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Why am I getting all these TCP connections from places I don't know.

Posted on 2014-02-28
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Last Modified: 2014-03-11
My computer is running slow and I think it is because of TCP connections coming in to my computer.

See image below.  What can I do to stop this kind of stuff?

TCP Port Connections reported by "netstat -no"
Thanks for your help.
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Question by:LessonsLearned
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12 Comments
 
LVL 84

Assisted Solution

by:Dave Baldwin
Dave Baldwin earned 400 total points
ID: 39896544
Those are IP addresses that you are connecting to with either your web browser or maybe some media program.  What programs did you have open when you did this scan?

74.125.0.0 - 74.125.255.255 is Google.
23.72.0.0 - 23.79.255.255 is the AKAMAI content delivery network.
207.200.0.0 - 207.200.63.255 is OnRamp but I don't know what they do.
66.63.128.0 - 66.63.128.255 is Nethere and I don't know what they do either.

You can look up all the others too.  There is nothing wrong with having all those connections.  They can simply be a result of using your web browser.
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LVL 37

Assisted Solution

by:bbao
bbao earned 1100 total points
ID: 39896546
Download and run TCPVIEW from Microsoft to check which program or process is causing most connections.

http://technet.microsoft.com/en-us/sysinternals/bb897437.aspx
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LVL 98

Expert Comment

by:John Hurst
ID: 39896548
Some of the IP addresses are Onramp (Your ISP maybe) and Akamai (content supplier). It looks (in a brief look) like stuff you asked for.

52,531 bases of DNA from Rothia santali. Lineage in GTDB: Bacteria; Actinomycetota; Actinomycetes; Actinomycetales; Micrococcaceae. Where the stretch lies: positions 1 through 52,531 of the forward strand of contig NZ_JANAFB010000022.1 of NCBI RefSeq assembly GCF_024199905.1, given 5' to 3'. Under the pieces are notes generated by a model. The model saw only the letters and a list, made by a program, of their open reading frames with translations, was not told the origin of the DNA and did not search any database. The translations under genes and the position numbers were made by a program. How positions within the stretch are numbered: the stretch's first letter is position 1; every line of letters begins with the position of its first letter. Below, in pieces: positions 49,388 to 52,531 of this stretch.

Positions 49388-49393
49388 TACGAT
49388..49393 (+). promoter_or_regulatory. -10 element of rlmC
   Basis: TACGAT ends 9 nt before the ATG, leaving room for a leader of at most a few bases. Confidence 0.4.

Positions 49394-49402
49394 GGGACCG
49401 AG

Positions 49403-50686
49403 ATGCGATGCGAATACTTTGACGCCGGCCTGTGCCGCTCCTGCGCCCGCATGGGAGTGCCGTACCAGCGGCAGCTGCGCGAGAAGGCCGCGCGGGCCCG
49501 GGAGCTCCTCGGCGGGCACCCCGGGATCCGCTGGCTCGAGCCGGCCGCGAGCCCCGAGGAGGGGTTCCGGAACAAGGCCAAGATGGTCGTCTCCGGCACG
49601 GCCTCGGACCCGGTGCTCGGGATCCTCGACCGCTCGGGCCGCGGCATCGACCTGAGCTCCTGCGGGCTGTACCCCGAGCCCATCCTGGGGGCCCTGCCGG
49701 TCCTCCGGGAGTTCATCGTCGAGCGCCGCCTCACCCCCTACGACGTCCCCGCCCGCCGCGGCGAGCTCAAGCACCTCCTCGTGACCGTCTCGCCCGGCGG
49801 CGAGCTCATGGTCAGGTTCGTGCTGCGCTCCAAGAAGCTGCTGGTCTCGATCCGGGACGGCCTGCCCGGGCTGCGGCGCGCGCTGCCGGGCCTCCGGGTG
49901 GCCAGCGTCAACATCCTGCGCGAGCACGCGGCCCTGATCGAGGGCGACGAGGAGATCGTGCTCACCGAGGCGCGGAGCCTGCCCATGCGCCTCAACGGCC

Do you keep IE open with lots of open tabs?
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LVL 7

Expert Comment

by:Sivaraj E
ID: 39896715
You can install WireShark a free open source network traffic and port monitoring tool to analyze, Its a real time analyzer.

http://www.wireshark.org/download.html

Regards, Shiva
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LVL 37

Accepted Solution

by:
bbao earned 1100 total points
ID: 39896830
even if you use NETSTAT only, you may use -o option to display the owning process ID associated with each connection, therefore you can trace back to the process name per ID using Windows Task Manager.
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LVL 62

Expert Comment

by:gheist
ID: 39897860
Your netstat looks like you use IE to browse the web... Problem is somewhere else.
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Author Comment

by:LessonsLearned
ID: 39900594
Oh, okay.  So this is normal.  I do use IE and Firefox to browse the web, but I close them when I am finished.   Correct me if I am wrong, but when I close the browsers, shouldn't the tcp connections close as well?
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LVL 62

Expert Comment

by:gheist
ID: 39900652
TCP stack is expected to keep lingering (kind of not completely closed) connections open for a while after protocol closed locally
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LVL 37

Expert Comment

by:bbao
ID: 39900676
> when I close the browsers, shouldn't the tcp connections close as well?

basically, YES.

technically, you can't see the connections disappear instantly as it may take a while waiting for timeout. Eventually, all connections established by IE will be closed once IE is terminated.
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LVL 62

Assisted Solution

by:gheist
gheist earned 500 total points
ID: 39901215
No, time_wait connections wait for predefined time so other end has chance to close correctly. They are no more sockets held by a process.
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Author Closing Comment

by:LessonsLearned
ID: 39921092
Thank you very much.  I now have a better understanding of how this works.
0
 
LVL 37

Expert Comment

by:bbao
ID: 39922338
> No, time_wait connections wait for
predefined time so other end has
chance to close correctly. They are no
more sockets held by a process.

thanks for correcting me.
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